The highlight of the Million Barrel Museum, however, is the eight-acre, bowl-shaped reservoir that was constructed during the oil boom with the idea that it would hold—you guessed it—a million barrels of oil. Then, Barlow explained, in the s, a big-dreaming entrepreneur filled the hole up with water, hoping to turn it into a West Texas recreation destination for boaters and water-skiers.
Unfortunately, the reservoir held water about as well as it held oil; soon, that plan was abandoned, too. I made sure to return to the park in time to witness the sun setting over the dunes. A dozen or so people were doing the same thing. In one of the picnic areas, a family took advantage of the strong sunset breeze to fly kites. Sever-al couples had staked their claims on different dunes in order to appreciate the romance of the moment. I scrambled to the top of an unoccupied dune just as the sun began to sink below the horizon.
The sun flashed orange and the dunes took on an eerie, unexpected shade of green. All campsites are also equipped with water and electric hookups.
The restaurant, which opened in , occupies a large, high-ceilinged building that dates to As jazz music played over the speakers, our server told us that over the years, the building has been a movie theater, an auto-parts store, and even a gymnasium. In the darkness, it was easy to understand why the West Texas skies are so popular with stargazers; the multitude of shining stars made it hard to identify individual constellations.
Instead, we just sat back and appreciated the entirety of the vast, spangled night sky.
Maybe it was all the sand dune-inspired exertion, or maybe it was my full belly, but I slept peacefully and dreamlessly all night. When I awoke, the sun was just starting to rise. I wriggled out of my sleeping bag and walked into the dunes.
The first gusts of wind whisked through the low desert plants and ruffled the small, delicate tracks left behind by nocturnal critters. After a chilly night, the sand felt cool on my bare feet. I found myself a comfortable place and sat quietly, watching the desert wake up. Where do you want to go today?
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Sumak Travel , sumak-travel. Ken Smith's Exciting Experiences details. It recounts their complex relationship, addressing such topics as drug use and infidelity. In recent times, volcanic activity on the Island of Grenada has been virtually non-existent, with the minor exception of some hot springs. The top two seeds host the first round while three and four Another factor determining occurrence, is the availability of burrows or other forms of shelter.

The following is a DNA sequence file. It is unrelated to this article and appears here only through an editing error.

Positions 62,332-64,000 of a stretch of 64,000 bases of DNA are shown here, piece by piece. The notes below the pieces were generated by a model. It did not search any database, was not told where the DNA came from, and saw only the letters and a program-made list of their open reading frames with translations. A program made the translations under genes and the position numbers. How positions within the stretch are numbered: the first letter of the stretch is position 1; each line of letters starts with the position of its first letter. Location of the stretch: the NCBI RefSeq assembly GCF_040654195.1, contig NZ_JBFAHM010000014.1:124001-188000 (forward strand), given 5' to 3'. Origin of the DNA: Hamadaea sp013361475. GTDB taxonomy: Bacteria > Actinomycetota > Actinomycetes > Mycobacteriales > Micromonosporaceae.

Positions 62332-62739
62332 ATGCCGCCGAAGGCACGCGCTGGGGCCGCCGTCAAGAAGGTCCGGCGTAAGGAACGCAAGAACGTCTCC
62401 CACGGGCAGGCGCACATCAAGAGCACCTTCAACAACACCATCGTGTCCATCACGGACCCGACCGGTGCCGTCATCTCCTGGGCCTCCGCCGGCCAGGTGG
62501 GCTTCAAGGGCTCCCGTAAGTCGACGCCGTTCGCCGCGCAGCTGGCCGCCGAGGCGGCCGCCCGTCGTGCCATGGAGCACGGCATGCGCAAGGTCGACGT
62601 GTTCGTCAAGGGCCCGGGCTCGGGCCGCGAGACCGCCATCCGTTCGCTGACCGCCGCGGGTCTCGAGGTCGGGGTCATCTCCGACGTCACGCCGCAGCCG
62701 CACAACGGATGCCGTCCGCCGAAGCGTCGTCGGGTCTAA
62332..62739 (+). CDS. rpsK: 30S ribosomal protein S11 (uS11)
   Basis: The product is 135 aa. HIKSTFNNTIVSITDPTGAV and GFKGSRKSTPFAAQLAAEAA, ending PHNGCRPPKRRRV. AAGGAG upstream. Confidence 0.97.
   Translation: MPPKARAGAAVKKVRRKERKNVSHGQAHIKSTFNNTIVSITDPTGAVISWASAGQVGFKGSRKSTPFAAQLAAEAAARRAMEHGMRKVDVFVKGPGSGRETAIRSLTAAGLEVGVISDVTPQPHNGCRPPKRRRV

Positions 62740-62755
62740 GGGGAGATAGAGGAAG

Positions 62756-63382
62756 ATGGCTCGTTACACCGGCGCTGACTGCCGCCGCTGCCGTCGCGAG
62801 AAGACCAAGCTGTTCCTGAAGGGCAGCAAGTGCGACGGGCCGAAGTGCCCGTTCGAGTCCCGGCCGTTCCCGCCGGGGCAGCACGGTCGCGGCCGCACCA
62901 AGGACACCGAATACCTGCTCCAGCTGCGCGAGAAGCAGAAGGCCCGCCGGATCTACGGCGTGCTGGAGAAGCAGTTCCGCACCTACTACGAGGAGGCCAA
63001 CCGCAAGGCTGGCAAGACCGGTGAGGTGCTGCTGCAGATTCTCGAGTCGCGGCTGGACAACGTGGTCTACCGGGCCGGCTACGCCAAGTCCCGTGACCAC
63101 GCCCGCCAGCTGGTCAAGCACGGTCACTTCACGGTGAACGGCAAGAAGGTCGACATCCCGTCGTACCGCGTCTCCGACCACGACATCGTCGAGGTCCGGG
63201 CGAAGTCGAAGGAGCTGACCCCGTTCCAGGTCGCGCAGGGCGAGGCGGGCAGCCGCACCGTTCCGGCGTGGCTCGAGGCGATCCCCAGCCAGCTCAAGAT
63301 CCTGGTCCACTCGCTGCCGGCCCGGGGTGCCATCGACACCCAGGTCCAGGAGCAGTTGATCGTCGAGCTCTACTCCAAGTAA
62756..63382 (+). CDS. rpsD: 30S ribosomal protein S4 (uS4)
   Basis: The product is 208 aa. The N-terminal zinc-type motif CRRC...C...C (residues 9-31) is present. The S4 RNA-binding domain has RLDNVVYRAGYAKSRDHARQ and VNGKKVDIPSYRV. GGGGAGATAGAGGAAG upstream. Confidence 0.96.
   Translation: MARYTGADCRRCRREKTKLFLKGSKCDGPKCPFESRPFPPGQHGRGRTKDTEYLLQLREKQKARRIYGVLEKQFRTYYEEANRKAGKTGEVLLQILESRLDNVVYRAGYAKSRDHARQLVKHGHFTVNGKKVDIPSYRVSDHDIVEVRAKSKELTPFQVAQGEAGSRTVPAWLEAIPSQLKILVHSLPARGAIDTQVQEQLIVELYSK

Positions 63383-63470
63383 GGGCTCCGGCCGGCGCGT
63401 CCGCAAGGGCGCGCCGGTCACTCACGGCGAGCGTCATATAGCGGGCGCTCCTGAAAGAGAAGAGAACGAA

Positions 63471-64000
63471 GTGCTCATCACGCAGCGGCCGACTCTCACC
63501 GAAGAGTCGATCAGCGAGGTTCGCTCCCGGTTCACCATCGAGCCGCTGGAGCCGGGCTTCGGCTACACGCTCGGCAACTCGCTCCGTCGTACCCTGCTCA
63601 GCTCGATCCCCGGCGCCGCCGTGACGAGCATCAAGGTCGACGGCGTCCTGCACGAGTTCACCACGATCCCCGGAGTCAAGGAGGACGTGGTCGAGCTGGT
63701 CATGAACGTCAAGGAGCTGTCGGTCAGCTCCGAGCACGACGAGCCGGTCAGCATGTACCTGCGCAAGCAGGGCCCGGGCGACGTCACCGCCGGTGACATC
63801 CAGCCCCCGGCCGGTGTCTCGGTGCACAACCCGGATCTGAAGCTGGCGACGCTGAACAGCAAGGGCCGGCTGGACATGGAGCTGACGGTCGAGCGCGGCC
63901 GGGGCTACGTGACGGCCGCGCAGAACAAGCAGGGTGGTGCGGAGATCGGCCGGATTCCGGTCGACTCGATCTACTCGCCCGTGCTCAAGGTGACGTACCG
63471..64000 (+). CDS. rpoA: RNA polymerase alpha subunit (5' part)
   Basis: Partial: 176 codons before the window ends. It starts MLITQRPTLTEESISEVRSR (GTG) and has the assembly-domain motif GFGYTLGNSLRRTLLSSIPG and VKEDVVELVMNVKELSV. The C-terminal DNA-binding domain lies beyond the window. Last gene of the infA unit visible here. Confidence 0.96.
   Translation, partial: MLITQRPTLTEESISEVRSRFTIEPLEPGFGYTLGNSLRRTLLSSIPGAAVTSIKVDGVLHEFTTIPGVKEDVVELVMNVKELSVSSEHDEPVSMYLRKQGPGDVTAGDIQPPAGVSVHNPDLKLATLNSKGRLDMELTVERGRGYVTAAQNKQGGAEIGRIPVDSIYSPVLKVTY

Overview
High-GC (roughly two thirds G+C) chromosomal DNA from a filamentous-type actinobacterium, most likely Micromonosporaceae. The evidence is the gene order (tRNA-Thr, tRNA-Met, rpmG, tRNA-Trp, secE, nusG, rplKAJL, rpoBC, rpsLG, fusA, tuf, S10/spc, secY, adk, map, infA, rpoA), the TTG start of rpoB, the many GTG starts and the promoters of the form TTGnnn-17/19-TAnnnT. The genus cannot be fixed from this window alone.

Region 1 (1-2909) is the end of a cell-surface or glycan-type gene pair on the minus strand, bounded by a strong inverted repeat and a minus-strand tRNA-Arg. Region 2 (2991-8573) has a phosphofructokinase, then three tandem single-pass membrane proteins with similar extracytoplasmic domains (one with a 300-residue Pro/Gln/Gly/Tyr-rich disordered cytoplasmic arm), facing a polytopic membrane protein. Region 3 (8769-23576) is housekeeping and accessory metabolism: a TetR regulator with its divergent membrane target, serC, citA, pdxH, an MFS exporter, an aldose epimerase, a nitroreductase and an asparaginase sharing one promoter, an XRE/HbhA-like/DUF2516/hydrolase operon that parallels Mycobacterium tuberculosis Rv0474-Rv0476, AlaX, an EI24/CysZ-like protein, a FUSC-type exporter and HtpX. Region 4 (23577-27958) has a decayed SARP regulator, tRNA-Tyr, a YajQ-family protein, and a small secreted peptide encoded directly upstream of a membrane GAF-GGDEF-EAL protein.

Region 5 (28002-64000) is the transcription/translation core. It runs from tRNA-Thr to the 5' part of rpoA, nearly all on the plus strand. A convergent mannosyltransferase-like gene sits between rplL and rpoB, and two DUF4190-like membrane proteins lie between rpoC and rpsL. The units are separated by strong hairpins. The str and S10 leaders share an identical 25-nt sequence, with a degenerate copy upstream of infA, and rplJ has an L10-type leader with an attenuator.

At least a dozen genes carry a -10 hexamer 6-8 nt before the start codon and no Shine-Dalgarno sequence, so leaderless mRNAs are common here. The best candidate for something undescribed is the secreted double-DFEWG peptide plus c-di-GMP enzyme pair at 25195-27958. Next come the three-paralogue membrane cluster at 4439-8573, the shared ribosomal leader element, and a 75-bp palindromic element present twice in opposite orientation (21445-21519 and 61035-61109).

Army and stationed at Fort Polk, Louisiana, as a court reporter. After leaving the military in , he entered the Iowa Writers Workshop at the University of Iowa in Iowa City, studying under acclaimed fiction writers Raymond Carver and John Cheever and earning a master of fine arts. He married fellow Birmingham native and author Vicki Marsh in The couple would have two daughters and Vicki would also write several novels set in Alabama. In , the couple moved back to Alabama, where Dennis taught English at the University of Alabama at B irmingham until Beginning in , Covington made the first of a dozen trips to Central America as a freelance journalist.
His dispatches from the civil war in El Salvador and other conflicts in the region appeared in the Scripps-Howard and Newhouse newspapers. He also authored a profile for Vogue of Violeta Chamorro, Nicaraguan president-elect and prominent critic of the Sandinista government. In , he published a young adult novel, Lizard , which was a coming-of-age story about Lucius Sims, a physically deformed boy who looks like a lizard. Lucius suffers and triumphs over multiple forms of discrimination resulting from his physical abnormality, including being sent to a school in Leesville, Louisiana, known at the time as the Louisiana State School for Retarded Boys.
Covington followed Lizard with another young adult novel, Lasso the Moon.